Resources/Down Syndrome Information/Communication
Language has two very broad areas: the words and concepts a person understands, also called receptive language, and the words and concepts a person can convey to others, also called expressive language. For individuals with Down syndrome, receptive language abilities are typically higher than expressive language abilities, meaning that a person can understand more than they can communicate to other people.
Language can also be divided into emerging language and higher-level language skills. Emerging language refers to the ability to make requests, state preferences, and comment on the environment. People with emerging language must learn to do more than request objects. Using language for other purposes such as refusing, commenting, sharing information, requesting help, and greetings is also essential. Examples of this might include communicating “more milk”, “don’t want that”, or “big car”, “hi”, “help please”. Students at this stage can combine words either with spoken words, sign language, or an AAC device.
Higher-level language skills include asking and answering WH questions (what, where, why, when), communicating about the past and future, clarifying information, problem solving, and using longer, more complex sentences. Again, this level of language can be expressed through spoken words, AAC devices, or sign language.
People with Down syndrome usually demonstrate delayed language development, meaning it takes them longer to learn language skills than typically developing peers. Children and teens with Down syndrome may also demonstrate language disorders. They may learn new skills in a sequence that isn’t often seen in typically developing peers. Because of these factors and differences in social communication, children and teens with Down syndrome benefit from Speech-Language Therapy that supports their language development.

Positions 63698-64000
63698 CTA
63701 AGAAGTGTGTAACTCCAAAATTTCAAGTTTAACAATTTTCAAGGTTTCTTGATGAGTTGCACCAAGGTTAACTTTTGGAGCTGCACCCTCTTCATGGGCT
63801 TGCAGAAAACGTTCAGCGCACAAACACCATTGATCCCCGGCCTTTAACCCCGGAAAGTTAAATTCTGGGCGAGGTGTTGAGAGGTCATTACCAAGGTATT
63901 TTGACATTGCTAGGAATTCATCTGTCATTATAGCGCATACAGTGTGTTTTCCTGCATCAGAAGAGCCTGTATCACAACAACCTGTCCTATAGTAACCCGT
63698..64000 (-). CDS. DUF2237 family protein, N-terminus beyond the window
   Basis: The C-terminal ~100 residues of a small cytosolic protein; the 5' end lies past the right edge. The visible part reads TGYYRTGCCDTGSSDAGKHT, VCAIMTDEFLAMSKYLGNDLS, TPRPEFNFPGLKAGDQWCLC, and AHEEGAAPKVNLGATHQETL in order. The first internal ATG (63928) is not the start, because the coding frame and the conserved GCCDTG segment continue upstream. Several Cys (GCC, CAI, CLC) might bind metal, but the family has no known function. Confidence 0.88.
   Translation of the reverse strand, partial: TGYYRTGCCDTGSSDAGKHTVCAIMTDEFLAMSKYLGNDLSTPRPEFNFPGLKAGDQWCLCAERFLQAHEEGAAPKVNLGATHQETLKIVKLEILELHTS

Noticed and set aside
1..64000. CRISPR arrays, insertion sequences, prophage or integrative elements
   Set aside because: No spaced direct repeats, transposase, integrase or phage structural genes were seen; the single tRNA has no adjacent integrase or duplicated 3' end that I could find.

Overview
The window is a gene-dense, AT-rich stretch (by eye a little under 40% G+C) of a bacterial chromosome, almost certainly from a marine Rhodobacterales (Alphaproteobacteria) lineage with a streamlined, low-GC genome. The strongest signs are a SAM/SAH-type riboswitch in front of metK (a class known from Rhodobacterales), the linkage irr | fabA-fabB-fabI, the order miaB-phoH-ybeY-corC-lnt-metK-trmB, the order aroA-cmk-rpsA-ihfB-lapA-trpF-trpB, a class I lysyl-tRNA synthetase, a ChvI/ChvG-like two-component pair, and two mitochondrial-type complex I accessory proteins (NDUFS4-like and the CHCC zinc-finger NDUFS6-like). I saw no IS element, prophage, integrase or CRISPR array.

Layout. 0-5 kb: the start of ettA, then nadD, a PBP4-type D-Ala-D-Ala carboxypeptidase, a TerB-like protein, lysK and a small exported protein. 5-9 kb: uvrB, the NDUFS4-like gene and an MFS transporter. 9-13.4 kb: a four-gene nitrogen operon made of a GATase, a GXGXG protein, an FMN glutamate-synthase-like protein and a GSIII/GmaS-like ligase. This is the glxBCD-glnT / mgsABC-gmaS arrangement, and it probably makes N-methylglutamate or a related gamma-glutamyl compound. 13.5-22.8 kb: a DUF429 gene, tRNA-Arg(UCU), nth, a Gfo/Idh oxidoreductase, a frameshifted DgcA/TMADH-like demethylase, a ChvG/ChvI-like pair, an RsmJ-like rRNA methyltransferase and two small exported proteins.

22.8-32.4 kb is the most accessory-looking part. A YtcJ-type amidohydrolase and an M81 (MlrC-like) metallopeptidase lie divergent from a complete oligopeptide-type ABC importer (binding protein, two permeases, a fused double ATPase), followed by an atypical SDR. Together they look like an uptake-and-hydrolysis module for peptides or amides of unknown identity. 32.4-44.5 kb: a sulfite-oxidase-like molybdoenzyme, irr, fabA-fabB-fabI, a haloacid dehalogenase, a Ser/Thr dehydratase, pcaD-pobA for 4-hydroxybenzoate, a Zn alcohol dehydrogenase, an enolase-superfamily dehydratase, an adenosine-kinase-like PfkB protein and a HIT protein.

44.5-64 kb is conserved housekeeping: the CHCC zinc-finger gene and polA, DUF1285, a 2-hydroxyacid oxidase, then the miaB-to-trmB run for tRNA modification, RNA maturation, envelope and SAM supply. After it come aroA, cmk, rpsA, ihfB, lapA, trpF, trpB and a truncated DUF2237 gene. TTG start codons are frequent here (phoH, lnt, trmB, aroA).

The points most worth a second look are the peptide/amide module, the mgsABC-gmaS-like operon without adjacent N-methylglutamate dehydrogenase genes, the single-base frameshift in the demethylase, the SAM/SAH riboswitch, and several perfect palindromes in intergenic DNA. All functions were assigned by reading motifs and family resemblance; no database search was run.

Early strategies for language development focus on supporting parents to provide an enriched language environment at an appropriate developmental level. Parents and caregivers identify the communication areas that are most important for the family, and the therapist helps the family to identify and practice effective strategies to support the child to reach those goals.
As individuals mature, they may want to take a more significant role in selecting goals for themselves. They may have a topic, situation, or person/peer group in mind when learning new language skills. Ownership over the goal-setting process increases the overall level of participation in teens and young adults. The primary strategy for supporting language is Augmentative and Alternative Communication, visit the AAC section to learn more.